In the run up to 25th May it was easy to forget what GDPR is all about; building trust in the way we manage data. I think we would all agree that trust is an important thing in any relationship, but in business relationships it is easy to say but not so easy to demonstrate.
Whilst many organisations were complaining about the administrative burden that the GDPR brings (and it does), the organisations we were working with all approached the topic with a sense of optimism (and a little trepidation of course). This is because we explored all the advantages that GDPR brings, such as:
Lawfulness, fairness and transparency – An opportunity to review working practices and procedures, thereby removing poor working processes and increasing productivity.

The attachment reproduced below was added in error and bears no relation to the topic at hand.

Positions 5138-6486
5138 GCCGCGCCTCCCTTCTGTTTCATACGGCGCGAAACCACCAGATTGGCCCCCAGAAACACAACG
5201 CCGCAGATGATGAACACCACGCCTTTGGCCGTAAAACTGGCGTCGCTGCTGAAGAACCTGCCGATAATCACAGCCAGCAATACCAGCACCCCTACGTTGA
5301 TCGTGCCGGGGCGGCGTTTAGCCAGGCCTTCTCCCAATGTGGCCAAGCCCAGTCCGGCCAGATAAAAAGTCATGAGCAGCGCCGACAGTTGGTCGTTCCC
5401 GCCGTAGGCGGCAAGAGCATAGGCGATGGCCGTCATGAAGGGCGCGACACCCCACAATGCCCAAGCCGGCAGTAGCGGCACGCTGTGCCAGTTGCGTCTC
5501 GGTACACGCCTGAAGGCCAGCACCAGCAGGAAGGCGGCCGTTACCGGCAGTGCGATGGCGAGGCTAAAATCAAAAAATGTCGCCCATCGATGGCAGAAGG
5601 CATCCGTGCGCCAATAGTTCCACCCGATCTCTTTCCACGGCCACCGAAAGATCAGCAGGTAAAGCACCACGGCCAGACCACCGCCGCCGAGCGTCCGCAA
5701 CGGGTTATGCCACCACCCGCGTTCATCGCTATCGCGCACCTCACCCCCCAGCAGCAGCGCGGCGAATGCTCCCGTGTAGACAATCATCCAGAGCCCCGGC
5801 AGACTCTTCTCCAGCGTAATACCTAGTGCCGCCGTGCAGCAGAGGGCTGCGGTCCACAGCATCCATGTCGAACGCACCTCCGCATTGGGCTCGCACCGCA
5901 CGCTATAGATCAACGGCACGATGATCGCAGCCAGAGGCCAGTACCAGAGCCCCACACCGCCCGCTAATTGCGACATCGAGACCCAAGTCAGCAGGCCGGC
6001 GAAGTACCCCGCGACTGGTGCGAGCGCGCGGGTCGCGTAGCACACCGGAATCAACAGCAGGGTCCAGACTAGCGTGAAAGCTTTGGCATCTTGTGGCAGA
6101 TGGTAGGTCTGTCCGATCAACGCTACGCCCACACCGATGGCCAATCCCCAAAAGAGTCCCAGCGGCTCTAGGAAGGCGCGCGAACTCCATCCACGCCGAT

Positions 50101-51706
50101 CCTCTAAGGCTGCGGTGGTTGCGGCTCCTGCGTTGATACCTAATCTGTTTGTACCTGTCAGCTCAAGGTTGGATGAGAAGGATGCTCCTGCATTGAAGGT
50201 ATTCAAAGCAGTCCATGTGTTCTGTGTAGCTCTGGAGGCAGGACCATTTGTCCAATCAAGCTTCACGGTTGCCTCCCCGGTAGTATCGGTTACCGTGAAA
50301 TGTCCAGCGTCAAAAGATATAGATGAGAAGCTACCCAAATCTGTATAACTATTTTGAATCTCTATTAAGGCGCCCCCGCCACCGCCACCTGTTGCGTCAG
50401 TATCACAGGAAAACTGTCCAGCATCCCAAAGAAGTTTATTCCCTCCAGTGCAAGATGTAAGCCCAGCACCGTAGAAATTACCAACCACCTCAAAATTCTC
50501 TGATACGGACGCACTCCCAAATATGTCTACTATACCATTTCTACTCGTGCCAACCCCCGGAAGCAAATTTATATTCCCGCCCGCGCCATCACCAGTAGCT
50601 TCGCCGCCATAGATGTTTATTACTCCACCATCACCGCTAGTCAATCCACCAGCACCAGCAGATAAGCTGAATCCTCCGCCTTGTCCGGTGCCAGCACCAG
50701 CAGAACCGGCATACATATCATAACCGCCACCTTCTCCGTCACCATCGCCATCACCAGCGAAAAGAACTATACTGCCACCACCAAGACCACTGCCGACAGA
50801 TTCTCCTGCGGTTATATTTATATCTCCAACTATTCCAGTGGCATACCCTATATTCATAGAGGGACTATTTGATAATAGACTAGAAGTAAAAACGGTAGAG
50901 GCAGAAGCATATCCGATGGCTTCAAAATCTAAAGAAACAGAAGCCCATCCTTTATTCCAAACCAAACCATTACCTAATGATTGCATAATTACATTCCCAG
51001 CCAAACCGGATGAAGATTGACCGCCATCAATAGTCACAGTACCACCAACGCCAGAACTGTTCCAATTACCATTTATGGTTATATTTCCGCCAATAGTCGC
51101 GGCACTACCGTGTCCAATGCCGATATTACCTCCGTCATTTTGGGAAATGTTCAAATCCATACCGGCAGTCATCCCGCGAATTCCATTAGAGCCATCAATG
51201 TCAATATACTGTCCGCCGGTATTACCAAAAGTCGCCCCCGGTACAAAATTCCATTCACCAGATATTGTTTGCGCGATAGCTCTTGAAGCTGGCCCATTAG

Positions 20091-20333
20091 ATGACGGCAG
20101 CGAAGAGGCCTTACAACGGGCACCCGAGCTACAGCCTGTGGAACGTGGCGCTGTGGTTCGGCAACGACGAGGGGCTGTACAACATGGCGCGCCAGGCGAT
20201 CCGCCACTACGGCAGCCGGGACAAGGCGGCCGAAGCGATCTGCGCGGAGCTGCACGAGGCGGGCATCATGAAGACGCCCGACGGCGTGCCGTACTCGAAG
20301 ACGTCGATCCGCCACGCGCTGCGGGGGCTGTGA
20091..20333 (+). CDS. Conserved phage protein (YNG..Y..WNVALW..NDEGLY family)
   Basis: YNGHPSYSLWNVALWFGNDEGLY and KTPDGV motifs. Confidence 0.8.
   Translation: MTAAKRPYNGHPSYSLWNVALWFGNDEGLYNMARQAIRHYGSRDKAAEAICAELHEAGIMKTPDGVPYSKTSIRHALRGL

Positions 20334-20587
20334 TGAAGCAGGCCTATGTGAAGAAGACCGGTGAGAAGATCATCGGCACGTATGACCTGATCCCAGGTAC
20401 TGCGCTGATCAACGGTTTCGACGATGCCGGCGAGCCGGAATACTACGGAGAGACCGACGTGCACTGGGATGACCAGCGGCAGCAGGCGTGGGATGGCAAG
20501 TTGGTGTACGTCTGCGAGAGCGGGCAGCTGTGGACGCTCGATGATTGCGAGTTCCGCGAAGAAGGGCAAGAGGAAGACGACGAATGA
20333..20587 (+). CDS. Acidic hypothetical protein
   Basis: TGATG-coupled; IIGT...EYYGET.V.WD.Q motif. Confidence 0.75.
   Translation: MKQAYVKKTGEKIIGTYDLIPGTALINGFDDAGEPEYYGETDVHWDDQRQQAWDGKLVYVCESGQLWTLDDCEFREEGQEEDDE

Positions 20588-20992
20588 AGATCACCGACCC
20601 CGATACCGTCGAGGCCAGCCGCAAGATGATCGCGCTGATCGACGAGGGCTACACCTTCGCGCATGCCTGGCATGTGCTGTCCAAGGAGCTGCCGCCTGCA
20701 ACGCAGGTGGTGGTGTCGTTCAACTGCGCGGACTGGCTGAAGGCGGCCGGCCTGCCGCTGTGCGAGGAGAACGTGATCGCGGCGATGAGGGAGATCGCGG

Purpose Limitation – Review of working practices, removing waste and identifying areas of improvement (service improvements).
Data Minimisation – An opportunity to rationalise the collection of data and reduce the amount of information taken, thereby reducing administrative costs.
Data Accuracy – An opportunity to have a conversation with clients to ensure their information is up to date which led to increased client engagement.
Storage Limitation – Reviewing the amount of data stored and reduce digital and physical data stores thereby leading to reduction of costs.
Integrity and Confidentiality – An opportunity to revisit supplier contracts and ensure data is being managed effectively/securely, which lead to an opportunity to renegotiate contracts and reduce spending.
Now we’re not saying that it was easy, and we’re not saying there weren’t challenges to surmount. But the benefits of the GDPR are there if you’re willing to explore them. The negatives surrounding the GDPR have been well publicised, so maybe it’s time to take a fresh look at how you can benefit from a regulation that everyone is talking about?